5. They will invade your personal space

Staring is not rude in China. And as a non-Chinese person in a country of a billion Chinese, you better expect to be stared at.


Touching is also not rude to them. They will likely touch your belly if you are pregnant. Or they will feel your hair if it is blonde or red. They especially love to squeeze children.


None of these things are wrong; they are just different. When I started really getting to know the people in China, it became easier and easier to overlook our differences in culture and learn from them and cherish our friendships. This is a big and diverse world. I hope we will not get so caught up in our differences that we fail to appreciate the incredible uniqueness God has given each ethnicity.

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    • Bob Zermop profile image

      Bob Zermop 4 years ago from California, USA

      The title caught my eye, and I smiled all the way through the article. As someone who's lived in China, I've seen and lived all of these things, if only briefly. :)

      Thanks for the read!

    • LadyLola profile image

      Lanie Robinson 4 years ago from Canada

      Yes, all of this is true. I work at an Asian food market and 99% of my co-workers are Asian. It took me years to get over being called fat ;) and my friends are always hugging and poking and patting me. I am a cashier and yes, all of my customers do indeed crowd around the till on the busy weekends to the point where I get claustrophobic. And I cringe every time I walk through the parking lot, where I see people idling their cars right in the way of 6 cars honking at them. Thank you so much for writing this hub, I really enjoyed it because it touches my every day life on a personal level and put my very own thoughts into words.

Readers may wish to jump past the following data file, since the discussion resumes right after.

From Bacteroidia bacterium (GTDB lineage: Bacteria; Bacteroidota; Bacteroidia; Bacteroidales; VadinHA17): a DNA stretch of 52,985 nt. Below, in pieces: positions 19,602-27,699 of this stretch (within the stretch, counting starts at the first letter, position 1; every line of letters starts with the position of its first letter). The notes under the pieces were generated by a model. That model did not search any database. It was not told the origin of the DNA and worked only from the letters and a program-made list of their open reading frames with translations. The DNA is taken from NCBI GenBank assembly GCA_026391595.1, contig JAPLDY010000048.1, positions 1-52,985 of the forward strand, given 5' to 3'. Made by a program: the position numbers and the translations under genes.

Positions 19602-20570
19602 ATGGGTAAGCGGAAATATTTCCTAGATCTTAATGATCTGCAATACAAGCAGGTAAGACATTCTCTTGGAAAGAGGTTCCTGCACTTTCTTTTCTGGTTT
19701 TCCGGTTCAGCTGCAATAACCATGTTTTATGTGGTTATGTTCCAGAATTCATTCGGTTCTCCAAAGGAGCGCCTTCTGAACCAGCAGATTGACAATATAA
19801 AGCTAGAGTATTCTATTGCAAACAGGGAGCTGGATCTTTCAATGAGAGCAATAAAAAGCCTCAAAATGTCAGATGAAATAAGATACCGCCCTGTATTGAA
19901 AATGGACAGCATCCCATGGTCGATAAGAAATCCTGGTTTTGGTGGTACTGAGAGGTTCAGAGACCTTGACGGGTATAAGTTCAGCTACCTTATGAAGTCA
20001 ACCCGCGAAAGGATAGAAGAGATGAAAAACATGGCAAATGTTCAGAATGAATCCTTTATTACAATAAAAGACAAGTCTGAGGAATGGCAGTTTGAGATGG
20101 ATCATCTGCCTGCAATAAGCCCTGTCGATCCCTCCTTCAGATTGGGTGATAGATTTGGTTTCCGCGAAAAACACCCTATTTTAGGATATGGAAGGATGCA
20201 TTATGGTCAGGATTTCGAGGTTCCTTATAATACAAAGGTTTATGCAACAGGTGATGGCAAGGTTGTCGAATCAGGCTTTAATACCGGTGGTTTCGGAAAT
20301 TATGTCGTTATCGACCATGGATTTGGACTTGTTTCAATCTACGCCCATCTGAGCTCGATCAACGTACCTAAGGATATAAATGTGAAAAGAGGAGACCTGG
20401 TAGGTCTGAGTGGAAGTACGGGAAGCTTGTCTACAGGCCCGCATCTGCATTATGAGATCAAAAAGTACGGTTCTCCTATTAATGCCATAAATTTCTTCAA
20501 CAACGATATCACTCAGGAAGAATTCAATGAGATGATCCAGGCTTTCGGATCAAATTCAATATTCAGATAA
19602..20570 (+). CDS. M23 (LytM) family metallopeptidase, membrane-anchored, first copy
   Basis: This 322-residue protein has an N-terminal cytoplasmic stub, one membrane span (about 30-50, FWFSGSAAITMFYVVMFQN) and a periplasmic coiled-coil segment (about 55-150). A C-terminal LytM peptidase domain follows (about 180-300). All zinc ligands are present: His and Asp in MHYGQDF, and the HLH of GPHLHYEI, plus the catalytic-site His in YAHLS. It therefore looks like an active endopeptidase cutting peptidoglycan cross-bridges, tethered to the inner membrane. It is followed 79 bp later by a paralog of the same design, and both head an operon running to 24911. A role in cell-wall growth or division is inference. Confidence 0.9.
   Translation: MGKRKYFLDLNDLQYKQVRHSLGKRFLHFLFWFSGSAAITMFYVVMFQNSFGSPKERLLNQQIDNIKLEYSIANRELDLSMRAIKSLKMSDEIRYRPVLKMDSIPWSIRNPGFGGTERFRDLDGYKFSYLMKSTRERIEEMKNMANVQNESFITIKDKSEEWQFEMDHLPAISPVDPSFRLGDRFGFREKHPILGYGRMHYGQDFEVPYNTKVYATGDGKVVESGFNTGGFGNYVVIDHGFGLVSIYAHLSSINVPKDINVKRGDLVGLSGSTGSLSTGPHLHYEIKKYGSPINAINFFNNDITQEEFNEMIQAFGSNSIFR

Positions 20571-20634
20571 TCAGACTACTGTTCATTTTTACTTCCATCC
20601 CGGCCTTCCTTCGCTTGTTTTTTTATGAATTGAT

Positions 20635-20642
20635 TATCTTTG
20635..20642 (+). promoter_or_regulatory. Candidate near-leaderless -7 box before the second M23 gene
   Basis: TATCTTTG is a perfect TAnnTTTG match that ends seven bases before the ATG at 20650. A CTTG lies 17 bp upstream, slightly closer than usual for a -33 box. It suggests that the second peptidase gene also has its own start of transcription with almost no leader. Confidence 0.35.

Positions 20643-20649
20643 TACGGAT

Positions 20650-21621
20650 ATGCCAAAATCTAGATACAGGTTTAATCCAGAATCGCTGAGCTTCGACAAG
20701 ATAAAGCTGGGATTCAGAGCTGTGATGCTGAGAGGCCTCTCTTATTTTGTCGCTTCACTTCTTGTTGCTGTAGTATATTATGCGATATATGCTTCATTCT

• mperrottet profile image

      Margaret Perrottet 4 years ago from Pennsauken, NJ

      Really fascinating article - it's always good to know the cultural differences. Voted up and interesting.

    • ExpectGreatThings profile image
      Author

      ExpectGreatThings 4 years ago from Illinois

      @Bob Zermop - Thanks for reading! Isn't it nice when we can look back on situations that were formerly annoying and smile at them?

      @LadyLola - Thank you for your confirmation. I love your examples and hope that you also find as much enjoyment in working with Asians as you find offensive :)

      @mperrottet - Thank you for your comments and your votes. I hope you enjoy your cross-cultural encounters!

    • LadyLola profile image

      Lanie Robinson 4 years ago from Canada

      I do find enjoyment at my job and honestly, I'm not offended by the differences in culture anymore. In fact I have grown to understand and even celebrate them. I love my affectionate co-workers and I have many regular customers who make me smile and laugh every day.

    • ExpectGreatThings profile image
      Author

      ExpectGreatThings 4 years ago from Illinois

      @LadyLola - thanks for taking the time to clarify! I'm sorry I jumped to conclusions. It sounds like you are a great asset to your team at work. I hope they appreciate you :)

    • vespawoolf profile image

      vespawoolf 4 years ago from Peru, South America

      This is a wonderful hub. We all need to be more tolerant. Some of these differences exist in Peru, too. They ask about how much things cost, they tell you you're fat, they don't stand in line and those who live in the mountainous areas invade personal space. But it's cultural and I've also learned to just smile within myself instead of becoming offended. I especially like what you said about their view of time. I really need to improve on that one--I'm still stuck to my schedule and being productive. : ) We can learn so much from other cultures! Thank you.

    • livingsta profile image

      livingsta 4 years ago from United Kingdom

      An interesting read! Thank you for sharing!

    • NateB11 profile image

      Nathan Bernardo 4 years ago from California, United States of America

      I really like your empathetic and honest approach, and it is enlightening what you've presented in this piece here. "I learned a lot about valuing people over schedules from living in Asia." I like that a lot. I recently read an essay by George Woodcock called "The Tyranny of the Clock" about that very subject. I recommend it, it's enlightening too. Great read you shared here. Thanks much.